To the issue of return of property tax, there is a statute of limitations and only the last four years might be applicable. I don’t know the process needed to create refunds, nor do I care. I am more concerned about stopping the bleeding and creating a revenue stream to meet actual, verifiable, realtime obligations.

        Finally, I’ve been told that Prop 218 includes a provision allowing cities to rescind taxes. Redirecting revenue is not a solution, the source needs to be cut off. Period.

  10. I’m not concerned with what the city thanks we should pay, only what we actually are taxed. So you’re saying we paid $3.85 million above and beyond the prop 13 limits , which was only authorized by a city wide vote in the 70’s, to pay ONLY for paramedic services.

    And based on our discussion with the fire chief and city manager, those costs are 21 firefighters x 15,000 each + 1 ems overseer and supplies, or $700,000 to be safe.

    This means that Brea property tax payers are paying 5.5 times more than the cost for the service. And to add insult to injury, of the excess 3.1 million we overpay, 1.75 million of it does not even come back to Brea, instead going to pay for redevelopment bonds that have been refinanced with no clear records of where that money went?

    So in plain Brea speak, we have been going to the Brea gas station, paying for a fill up, but only getting a 1/5 tankful, and of the money the Brea station ripped us off, they send most of the money back out of town for who knows what.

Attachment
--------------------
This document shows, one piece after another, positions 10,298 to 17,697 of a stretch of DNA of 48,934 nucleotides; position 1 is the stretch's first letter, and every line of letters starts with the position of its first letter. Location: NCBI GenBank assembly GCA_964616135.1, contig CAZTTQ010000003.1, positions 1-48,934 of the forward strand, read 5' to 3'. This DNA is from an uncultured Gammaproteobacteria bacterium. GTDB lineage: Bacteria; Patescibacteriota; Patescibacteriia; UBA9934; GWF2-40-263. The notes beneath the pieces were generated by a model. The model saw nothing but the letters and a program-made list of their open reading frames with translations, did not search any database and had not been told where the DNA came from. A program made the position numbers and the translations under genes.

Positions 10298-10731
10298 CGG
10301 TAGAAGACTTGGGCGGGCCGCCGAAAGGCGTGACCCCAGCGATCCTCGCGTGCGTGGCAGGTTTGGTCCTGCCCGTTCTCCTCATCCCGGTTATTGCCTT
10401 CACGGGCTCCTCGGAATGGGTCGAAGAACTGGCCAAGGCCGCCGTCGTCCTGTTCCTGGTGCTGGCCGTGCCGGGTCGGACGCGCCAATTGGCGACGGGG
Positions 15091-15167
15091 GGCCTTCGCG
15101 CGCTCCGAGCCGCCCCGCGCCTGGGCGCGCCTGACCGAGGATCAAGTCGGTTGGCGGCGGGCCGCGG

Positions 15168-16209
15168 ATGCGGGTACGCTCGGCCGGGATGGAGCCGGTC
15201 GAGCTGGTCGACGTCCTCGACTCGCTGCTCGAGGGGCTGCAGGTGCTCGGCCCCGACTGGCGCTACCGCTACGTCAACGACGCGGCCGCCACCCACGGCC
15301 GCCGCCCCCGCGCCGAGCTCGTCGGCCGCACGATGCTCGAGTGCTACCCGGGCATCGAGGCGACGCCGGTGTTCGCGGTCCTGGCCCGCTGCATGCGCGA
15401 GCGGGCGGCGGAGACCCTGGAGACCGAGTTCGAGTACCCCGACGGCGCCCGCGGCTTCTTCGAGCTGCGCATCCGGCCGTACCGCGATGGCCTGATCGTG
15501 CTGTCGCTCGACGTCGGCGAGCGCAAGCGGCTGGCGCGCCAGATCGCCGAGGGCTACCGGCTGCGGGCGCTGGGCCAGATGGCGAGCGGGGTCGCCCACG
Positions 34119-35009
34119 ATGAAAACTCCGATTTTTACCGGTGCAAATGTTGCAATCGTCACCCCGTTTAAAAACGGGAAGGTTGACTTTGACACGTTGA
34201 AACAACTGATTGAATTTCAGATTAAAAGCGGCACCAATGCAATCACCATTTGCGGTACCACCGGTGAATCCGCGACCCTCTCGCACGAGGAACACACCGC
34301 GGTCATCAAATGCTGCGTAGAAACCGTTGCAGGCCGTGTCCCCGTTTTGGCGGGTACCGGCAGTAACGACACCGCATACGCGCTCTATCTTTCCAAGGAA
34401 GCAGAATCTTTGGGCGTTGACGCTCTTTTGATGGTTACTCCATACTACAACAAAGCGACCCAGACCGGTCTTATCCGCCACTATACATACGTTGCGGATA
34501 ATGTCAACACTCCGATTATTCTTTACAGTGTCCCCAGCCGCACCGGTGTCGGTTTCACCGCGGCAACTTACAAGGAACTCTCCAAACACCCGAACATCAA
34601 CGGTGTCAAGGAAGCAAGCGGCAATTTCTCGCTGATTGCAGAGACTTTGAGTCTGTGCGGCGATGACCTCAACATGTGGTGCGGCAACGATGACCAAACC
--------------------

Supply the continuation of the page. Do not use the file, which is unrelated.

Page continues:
The next question is “why would a city manager(s) and complicit staff do such a thing? If decades of annual financial reports were just pure fiction, and pay raises, fat benefits, and job security were based on these glowing reports, it would explain all of this.

    In private industry, they have something called a “clawback” when illegal acts of self enrichment are discovered . This sounds like that….

    • Dwight… In plain Brea speak… yes to all of the above.

      No one still alive today with knowledge of what occurred in the mid-seventies is about to ‘fess up. I suspect greed combined with a complete lack of vision or concern for consequences formed the basis for their motives.

  11. Good grief, Rick. This is an absolute behemoth undertaking on your part! Congratulations for bringing so much to light. You have shined a light into the darkness of what has been hidden for so very long.

    I truly have confidence in the people of Brea to willingly listen, heed and become involved in helping solve these problems. These problems affect every one of us in Brea. We are Brea and no one should be allowed to destroy us from within.

    Rick, thank you for working tirelessly in an attempt to correct such a terrible wrong. I sincerely hope the rest of Brea will thank you for the unremitting work you do without compensation.

    • Judy… You’re too kind. Thanks. I do hope a growing number of our friends and neighbors will hear this as a wakeup call and use the power of their vote to help turn things around.